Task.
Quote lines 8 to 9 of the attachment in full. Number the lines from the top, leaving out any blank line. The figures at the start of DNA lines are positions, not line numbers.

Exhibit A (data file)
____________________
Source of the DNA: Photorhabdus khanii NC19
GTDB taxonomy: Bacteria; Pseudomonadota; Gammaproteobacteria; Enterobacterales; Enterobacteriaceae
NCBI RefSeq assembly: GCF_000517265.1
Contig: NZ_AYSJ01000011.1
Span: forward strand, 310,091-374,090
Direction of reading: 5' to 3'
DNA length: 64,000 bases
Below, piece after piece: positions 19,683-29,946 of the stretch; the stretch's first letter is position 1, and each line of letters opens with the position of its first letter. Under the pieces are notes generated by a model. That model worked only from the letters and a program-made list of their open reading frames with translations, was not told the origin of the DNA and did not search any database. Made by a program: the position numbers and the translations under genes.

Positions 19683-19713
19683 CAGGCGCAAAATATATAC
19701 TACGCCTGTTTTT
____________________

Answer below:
Below, piece after piece: positions 19,683-29,946 of the stretch; the stretch's first letter is position 1, and each line of letters opens with the position of its first letter. Under the pieces are notes generated by a model. That model worked only from the letters and a program-made list of their open reading frames with translations, was not told the origin of the DNA and did not search any database. Made by a program: the position numbers and the translations under genes.

Positions 19683-19713